I came to Joan Didion as a seventeen-year-old undergrad, dumped by a high school sweetheart in the final weeks of summer and feeling more and more miserable as the temperatures cooled and each night half of the bed remained cold and empty. I would spend hours lying on that bed, staring at the ceiling until kaleidoscopic shapes formed. I wasn’t sure what I was feeling anymore.
But I attempted to articulate it, through the form of weekly blog posts. Each post was an insight into just how melodramatic, simplistic, stilted and vain writing about real life can be. I thought I was tapping into a universal well of general malaise and delivering it in a revolutionary way. All I actually did was land myself the reputation of writing ‘sad lonely white girl’ stories.
But then, I found Didion.
Or, rather, I found her transparent yellow silk curtains, not weighted properly so that they would “blow out the windows and get tangled and drenched in the afternoon thunderstorms”. Curtains that were hung with the anticipation that “the gold light would make me feel better”. I discovered Didion’s honest, calm, rationally detailed crisis of faith. Her experience that “everything that was said to me I seemed to have heard before, and I could no longer listen”. Within the subtext of her exquisitely sad essay Goodbye To All That, Didion invited me to join her as an observant wallflower, an expresser of tender and melancholic sentiments, but most of all an audaciously self-assured writer who knows, and even relishes, that a writer is “always selling somebody out”.
The blog posts shifted focus but, as the heartbreak lessened, the depression I had managed to outrun for so long started seeping in. I grappled with existential crises each morning; I hallucinated out-of-body experiences. I wrote little, because I couldn’t remember how I used to feel about anything before it all felt bad, bad, bad. I couldn’t stomach the thought of the future and I couldn’t participate in the present. The foundations of this illness seemed to lie in the past.
I began to visit a psychoanalyst with a keen interest in childhood development. We discussed my feelings in the present, but conversation always strayed to the past. I recalled verbal arguments in a car on the Bruce Highway, a fist punching the inside roof in anger and disgust, and hysterical pleas in defence. And earlier than that, a dance recital with a non-compliant miniature ballerina resulting in a car park tantrum and—subsequently—abandonment issues due to the parent driving off without the five-year-old child. And earlier again—pre-conception—eavesdropped snatches of information about miscarriages and fertility drugs, the lingering question: “what about post-partum depression?”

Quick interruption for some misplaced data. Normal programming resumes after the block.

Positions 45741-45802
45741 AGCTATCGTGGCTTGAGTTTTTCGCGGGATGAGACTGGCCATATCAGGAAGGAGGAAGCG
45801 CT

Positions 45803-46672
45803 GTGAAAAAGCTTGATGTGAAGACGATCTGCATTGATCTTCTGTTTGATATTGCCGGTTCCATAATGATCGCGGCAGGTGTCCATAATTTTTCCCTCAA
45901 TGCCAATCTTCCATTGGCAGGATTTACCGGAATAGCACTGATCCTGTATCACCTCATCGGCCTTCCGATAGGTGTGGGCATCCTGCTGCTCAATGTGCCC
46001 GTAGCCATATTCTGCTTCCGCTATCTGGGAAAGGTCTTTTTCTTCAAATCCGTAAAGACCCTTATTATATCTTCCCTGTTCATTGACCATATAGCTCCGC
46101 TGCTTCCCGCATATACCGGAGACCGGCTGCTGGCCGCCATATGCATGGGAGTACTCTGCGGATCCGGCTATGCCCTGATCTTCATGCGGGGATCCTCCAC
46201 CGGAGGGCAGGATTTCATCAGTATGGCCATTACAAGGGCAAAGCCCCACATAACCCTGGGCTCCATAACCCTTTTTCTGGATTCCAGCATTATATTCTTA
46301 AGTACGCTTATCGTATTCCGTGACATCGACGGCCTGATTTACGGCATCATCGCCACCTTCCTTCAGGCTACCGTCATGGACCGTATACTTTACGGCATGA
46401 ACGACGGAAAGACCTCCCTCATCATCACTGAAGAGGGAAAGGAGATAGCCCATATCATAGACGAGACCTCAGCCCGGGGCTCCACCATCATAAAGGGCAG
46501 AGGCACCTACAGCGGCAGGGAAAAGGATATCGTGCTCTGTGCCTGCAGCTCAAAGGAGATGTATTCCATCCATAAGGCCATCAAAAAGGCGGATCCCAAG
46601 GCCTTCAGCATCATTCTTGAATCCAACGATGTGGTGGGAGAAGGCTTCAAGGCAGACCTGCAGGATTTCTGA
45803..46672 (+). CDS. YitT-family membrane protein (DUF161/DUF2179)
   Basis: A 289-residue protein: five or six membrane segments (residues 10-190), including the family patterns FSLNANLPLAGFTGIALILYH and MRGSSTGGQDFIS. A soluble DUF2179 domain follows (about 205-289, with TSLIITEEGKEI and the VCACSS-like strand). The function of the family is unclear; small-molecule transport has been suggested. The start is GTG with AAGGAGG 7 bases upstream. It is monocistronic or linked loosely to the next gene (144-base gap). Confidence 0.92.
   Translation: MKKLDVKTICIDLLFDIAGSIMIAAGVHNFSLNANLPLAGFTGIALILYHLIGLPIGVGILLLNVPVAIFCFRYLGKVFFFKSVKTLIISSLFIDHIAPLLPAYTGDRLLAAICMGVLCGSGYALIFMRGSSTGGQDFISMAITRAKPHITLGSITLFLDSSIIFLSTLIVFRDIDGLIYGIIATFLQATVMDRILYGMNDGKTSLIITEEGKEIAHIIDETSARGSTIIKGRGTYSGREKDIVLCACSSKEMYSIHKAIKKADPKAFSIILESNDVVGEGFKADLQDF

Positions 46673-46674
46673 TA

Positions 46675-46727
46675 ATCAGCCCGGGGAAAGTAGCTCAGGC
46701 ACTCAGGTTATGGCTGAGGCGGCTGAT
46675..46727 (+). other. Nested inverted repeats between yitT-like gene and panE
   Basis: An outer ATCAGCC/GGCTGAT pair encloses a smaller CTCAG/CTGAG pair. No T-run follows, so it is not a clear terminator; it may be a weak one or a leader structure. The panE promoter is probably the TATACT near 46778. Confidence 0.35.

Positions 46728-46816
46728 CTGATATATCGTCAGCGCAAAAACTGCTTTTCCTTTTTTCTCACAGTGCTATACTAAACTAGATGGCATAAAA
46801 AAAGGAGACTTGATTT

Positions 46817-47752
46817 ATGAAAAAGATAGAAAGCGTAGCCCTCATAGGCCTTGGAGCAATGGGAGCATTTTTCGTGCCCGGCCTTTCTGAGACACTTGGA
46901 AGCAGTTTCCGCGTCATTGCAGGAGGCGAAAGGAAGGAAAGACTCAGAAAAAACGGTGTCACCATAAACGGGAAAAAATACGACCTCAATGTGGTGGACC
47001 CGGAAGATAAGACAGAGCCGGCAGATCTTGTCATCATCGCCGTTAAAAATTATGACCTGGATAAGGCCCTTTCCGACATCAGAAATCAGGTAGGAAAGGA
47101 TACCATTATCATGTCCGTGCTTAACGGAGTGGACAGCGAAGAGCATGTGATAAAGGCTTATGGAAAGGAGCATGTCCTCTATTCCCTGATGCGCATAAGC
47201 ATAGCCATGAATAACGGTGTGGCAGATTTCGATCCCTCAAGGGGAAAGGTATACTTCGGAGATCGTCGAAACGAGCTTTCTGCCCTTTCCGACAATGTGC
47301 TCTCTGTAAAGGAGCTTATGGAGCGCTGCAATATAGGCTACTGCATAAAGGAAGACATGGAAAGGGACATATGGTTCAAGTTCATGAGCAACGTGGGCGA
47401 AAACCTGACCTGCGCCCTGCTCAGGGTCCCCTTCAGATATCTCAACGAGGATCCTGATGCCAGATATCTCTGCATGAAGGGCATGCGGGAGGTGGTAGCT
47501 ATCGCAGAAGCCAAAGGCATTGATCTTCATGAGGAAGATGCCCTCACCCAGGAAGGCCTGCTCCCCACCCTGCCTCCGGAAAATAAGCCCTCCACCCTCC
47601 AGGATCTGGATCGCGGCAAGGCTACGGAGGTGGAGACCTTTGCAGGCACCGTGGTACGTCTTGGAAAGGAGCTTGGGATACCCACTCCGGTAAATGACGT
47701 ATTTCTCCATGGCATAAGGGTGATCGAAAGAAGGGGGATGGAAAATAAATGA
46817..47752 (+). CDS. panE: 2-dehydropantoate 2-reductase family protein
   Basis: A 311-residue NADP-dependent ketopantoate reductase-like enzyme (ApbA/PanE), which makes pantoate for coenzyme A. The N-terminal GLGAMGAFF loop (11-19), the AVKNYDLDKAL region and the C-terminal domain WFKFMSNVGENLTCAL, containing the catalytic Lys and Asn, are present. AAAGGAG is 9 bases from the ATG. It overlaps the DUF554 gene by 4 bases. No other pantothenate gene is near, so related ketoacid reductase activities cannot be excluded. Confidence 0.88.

Sometimes we veered too far off the path of possibility.
But, for the most part, we made progress.
When I attempted writing memoir again, I began painting myself into the corners of where the action was unfolding. It was less important what I had said in an argument; it was more important how he or she or they had reacted. I was there, in my memoir pieces, but my thoughts weren’t always of the most importance. What had happened and what had been said were, and the beauty lay in how all this could be detailed.
So I went back to Didion, looking for more insight. I read The Year of Magical Thinking. The sense of dread that Didion had carried within her essays for the last few decades now had a physical purpose. Her husband, John Gregory Dunne, had died of a heart attack while her daughter, Quintana Roo, was seriously ill in hospital. Didion, a fragile woman to begin with, struggled to cope.
The Year of Magical Thinking is Didion’s disbelief, her confusion, a desperate method of constructing a story she can live now, and in the future. It is a love letter to Dunne—a final parting gift. But it is, as is indicated by the title, a flawed recollection.
Blue Nights, the following memoir, I studied even more closely, hoping to imprint its purpose and its sensibilities onto my own craft. Hoping to move past the ‘magical thinking’ in my own work to better describe, say, the colour of the sky “as the blue nights draw to a close (and they will, and they do)” and how “you experience an actual chill, an apprehension of illness”—hoping to make sense of the physical reality as Didion does.
Blue Nights is a recrimination. It is Didion coming clean. It is the past—and her implicitness in future consequences—laid bare. It is regret, it is longing, and it works hard to not necessarily find answers but to at least uncover the questions that should be asked. The writer that Didion is now—so much more than the labels ‘widow’ and ‘childless’, but no longer simply the anxious girl in cotton shift dresses—can be traced back to the foundations established in her past. The other people sitting in rooms of houses once familiar and lived-in. The other events unfolding without warning or anticipation.
In Blue Nights, Didion writes herself into being through writing about others.
In my own memoirs now, I try to do this too.
Hayley Stockall is a Brisbane-based writer and the Online Editor for literary collective Stilts (www.underthestilts.com).
Geoff Orton is the founder of Writers Bloc. He's also a teacher and a Boston Celtics tragic.